Jack Straw on Why We Should Love Condi...
LATER this week I will be coming to your city with US Secretary of State Condoleezza Rice.
I wanted to take this opportunity to thank Liverpool for hosting this high profile visit and explain why I am bringing Secretary Rice to the area.
Secretary Rice is without doubt one of the most powerful people in the world. She is also a human being, the product of her race, her religion, her background.
That came home to me - bang between the eyes - when she and I were answering questions at her first overseas press conference after becoming US Secretary of State, my equivalent in the US government, in January last year.
We were in the Foreign Office, answering questions about foreign policy. One was about the apparently slow pace of change towards democracy in Iraq (and elsewhere in the Middle East).
Secretary Rice was going through an answer about the difficulties of establishing democracy. Then suddenly there was a brief pause, a distinctly different tone of voice, as she said: "Listen. When the Founding Fathers [of the United States] said: "We, the people", they didn't mean me."
It was a striking moment. In a millisecond, we had moved from Condoleezza Rice the world states-person to Condoleezza Rice the human being.
She is brilliant, a former head of a world-class university (Stanford, California) in her early forties, speaks fluent Russian, writes books, plays the piano to concert standards - the works.
But Condoleezza Rice is also black. And if you were black, and brought up in Alabama - at the time one of the most racist states - and your father and his pals had to take their shotguns to man vigilante barricades to prevent the houses being torched by racist thugs in league with an equally racist police; and then one of your friends is one of four little girls who gets murdered by more racist thugs who blow up her Sunday school, then you don't forget you are black, nor that blacks in America had no rights to speak of, and certainly not the right to vote, not just when America was founded in 1782 but in the latter half of the 20th century.
Above all, you never forget that in the land of the free your great-great-grandfathers and great-great-grandmothers were slaves.
I was so moved by Secretary Rice's story that she invited me to see her home town.
Huge new hi-tech investment, everyone with the right to vote, a multi-racial council, and police chief who is a black woman.
So when I invited Secretary Rice back to the UK for a return visit, there was no debate in my mind as to the two places she should come to - Blackburn and Liverpool..
My Blackburn constituency used to be the weaving centre of the world, shipping in cotton picked by slaves in the deep south of the USA and then exporting the finished product around the world. And at the heart of this trade, of these connections, was Liverpool. A world class city with an extraordinary past - a testament both to the best of human endeavour in its imagination, its fine buildings, the courage of its sailors, and the worst, in its reliance too on the slave trade: and like Birmingham, Alabama, a big city enjoying a renaissance.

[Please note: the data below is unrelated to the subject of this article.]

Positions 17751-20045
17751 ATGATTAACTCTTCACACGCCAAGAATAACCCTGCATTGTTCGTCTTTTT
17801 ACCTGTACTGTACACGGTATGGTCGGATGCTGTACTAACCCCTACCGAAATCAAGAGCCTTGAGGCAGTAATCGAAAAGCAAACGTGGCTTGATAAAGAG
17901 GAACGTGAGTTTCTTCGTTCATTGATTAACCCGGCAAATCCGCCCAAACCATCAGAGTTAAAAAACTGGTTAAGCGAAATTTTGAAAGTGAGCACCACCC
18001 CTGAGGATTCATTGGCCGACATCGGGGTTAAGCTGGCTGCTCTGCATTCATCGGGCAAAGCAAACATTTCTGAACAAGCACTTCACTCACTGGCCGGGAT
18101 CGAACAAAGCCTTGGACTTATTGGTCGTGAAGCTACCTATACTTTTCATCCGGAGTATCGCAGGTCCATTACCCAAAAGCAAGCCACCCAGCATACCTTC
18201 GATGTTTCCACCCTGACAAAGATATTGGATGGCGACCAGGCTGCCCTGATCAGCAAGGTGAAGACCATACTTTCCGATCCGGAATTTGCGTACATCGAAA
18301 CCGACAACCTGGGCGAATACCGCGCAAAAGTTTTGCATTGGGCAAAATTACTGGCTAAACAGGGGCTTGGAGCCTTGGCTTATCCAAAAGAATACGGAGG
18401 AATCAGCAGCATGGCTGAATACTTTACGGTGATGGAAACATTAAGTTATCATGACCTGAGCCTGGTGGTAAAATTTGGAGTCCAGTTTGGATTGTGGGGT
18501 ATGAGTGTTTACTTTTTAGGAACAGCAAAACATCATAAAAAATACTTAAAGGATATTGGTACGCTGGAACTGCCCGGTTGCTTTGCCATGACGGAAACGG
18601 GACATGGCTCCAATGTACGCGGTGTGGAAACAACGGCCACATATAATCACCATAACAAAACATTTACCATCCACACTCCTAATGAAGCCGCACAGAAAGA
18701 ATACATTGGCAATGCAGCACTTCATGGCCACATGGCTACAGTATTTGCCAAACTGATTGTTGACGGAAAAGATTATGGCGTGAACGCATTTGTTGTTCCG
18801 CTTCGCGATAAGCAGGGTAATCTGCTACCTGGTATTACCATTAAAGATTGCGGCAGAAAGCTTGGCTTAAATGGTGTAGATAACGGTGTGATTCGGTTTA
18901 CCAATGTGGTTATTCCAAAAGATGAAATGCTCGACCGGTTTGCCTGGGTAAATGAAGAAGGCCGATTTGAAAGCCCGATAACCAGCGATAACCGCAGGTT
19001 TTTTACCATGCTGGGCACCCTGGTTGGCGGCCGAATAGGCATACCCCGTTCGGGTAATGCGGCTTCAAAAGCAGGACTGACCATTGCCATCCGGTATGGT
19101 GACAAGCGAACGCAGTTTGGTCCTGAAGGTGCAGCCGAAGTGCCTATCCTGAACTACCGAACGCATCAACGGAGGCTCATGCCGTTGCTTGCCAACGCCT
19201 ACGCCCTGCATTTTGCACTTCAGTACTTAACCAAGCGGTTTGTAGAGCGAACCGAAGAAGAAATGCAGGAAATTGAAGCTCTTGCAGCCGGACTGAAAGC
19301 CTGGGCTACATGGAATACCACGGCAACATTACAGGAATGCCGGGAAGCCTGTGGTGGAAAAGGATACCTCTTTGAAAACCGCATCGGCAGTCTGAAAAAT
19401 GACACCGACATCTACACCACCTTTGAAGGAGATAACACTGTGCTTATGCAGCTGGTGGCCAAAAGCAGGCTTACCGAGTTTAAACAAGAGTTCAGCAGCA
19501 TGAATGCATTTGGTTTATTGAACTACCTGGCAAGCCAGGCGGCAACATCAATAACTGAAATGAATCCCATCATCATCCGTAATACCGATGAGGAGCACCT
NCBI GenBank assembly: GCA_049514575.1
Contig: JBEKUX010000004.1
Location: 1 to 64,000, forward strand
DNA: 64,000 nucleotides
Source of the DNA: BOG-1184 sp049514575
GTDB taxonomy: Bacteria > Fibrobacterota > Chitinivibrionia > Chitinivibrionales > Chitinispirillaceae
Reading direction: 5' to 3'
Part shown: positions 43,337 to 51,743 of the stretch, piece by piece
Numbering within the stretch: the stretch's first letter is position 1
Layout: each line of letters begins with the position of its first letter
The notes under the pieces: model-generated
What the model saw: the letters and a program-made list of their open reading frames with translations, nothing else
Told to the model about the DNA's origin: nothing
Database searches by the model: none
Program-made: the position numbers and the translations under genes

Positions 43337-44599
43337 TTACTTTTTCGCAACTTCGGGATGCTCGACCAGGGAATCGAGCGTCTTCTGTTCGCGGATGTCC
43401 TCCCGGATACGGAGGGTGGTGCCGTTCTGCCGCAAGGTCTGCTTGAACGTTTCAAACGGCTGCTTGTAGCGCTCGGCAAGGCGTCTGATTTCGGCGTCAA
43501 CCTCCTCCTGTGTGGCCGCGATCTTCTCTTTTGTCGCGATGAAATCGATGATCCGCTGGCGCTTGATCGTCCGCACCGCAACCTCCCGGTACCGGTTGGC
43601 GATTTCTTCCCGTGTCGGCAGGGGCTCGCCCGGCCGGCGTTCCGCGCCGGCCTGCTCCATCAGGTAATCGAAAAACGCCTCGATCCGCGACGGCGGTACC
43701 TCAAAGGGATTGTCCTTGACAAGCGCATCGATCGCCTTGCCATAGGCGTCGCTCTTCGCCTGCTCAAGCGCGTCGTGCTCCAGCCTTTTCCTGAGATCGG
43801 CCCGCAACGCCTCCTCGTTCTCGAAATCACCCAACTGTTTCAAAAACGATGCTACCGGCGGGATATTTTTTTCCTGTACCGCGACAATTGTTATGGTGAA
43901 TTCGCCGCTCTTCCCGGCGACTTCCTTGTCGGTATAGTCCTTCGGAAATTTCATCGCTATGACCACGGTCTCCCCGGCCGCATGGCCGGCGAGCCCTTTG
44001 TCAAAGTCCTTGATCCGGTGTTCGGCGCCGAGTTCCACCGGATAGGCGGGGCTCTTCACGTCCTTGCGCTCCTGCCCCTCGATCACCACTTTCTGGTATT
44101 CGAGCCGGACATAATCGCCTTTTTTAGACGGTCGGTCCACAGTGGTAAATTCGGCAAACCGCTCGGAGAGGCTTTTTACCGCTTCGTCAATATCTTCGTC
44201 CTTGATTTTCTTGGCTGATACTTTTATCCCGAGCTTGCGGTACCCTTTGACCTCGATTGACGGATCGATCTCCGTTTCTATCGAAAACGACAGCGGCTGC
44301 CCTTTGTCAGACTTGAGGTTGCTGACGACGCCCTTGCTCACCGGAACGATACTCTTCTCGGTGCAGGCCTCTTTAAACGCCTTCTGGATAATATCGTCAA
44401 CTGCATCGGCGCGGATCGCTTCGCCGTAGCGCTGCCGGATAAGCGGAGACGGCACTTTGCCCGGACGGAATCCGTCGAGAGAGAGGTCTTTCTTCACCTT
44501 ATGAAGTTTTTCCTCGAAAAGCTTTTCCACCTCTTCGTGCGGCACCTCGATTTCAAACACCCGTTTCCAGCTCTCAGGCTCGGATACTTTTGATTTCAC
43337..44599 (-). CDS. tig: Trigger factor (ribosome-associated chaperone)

It is the final point which was central to my decision. Liverpool's past will be a big part of our visit, as will the city's cultural diversity. But they do not fully explain why I decided to bring Secretary Rice to the city.
What also struck me was the hope of the future. Out of the decline of what had been a great industrial past has come a new era of hope. When we visit the Albert Dock we will see a symbol of Liverpool's renaissance.
I am delighted that through the visit the eyes of the world will be on Liverpool and that your success story will be seen by so many more people.
I appreciate that there are some in Liverpool who were opposed to the Iraq war and other issues and who want to make their feelings known during our visit. Peaceful protest is a proper part of democracy. I fully respect the views of those with whom I may disagree.
The visit will have many benefits for the UK as a whole. But just as importantly, I am sure our visit will bring many benefits for Liverpool.
We will be followed by the world's media, so it is certainly a great chance to showcase your city ahead of what promises to be an exciting European Capital of Culture year in 2008.
And I know that the city's business leaders see the visit as a golden opportunity to highlight the area as an attractive destination for investment.
So, I wanted to thank you in advance for your hospitality. If there is one thing above all that Liverpool is known for, it is for the warmth of its welcome. I'm looking forward to experiencing it again.
the Rt Hon Jack Straw, MP
Actually, we think Jack might be moonlighting for these guys...
Meanwhile, back in the real world, there is another piece in the echo tonight, with the Lib Dem Council leader Warren Bradley and another loyal local MP George Howarth warning us not to make Condi feel unwelcome.
They were speaking at a House of Commons reception giving an update on Liverpool's 2008 plans.
Mr Howarth, MP for Knowsley North and Sefton East, said he hoped Dr Rice's weekend visit to Liverpool would "not be a bitter and unwelcoming experience".
Cllr Bradley said: "I shall be supporting her in Liverpool."
Earlier Mr Howarth, the presiding MP at the function, said: "The right to protest is sacred.
"What I hope people don't do is say the secretary of state is not welcome. I hope any protest will not hamper her visit."
Cllr Bradley, who will be handing a private letter to Ms Rice outlining the council's opposition to the Iraq war, said he would make his feelings known in private.
But he added: "There is a time and place to make protest."
Indeed there is a time and a place to make protest Cllr Bradley, the time is 5.30pm on Friday March 31st, and the place is the Catholic Cathedral, Mount Pleasant, Liverpool.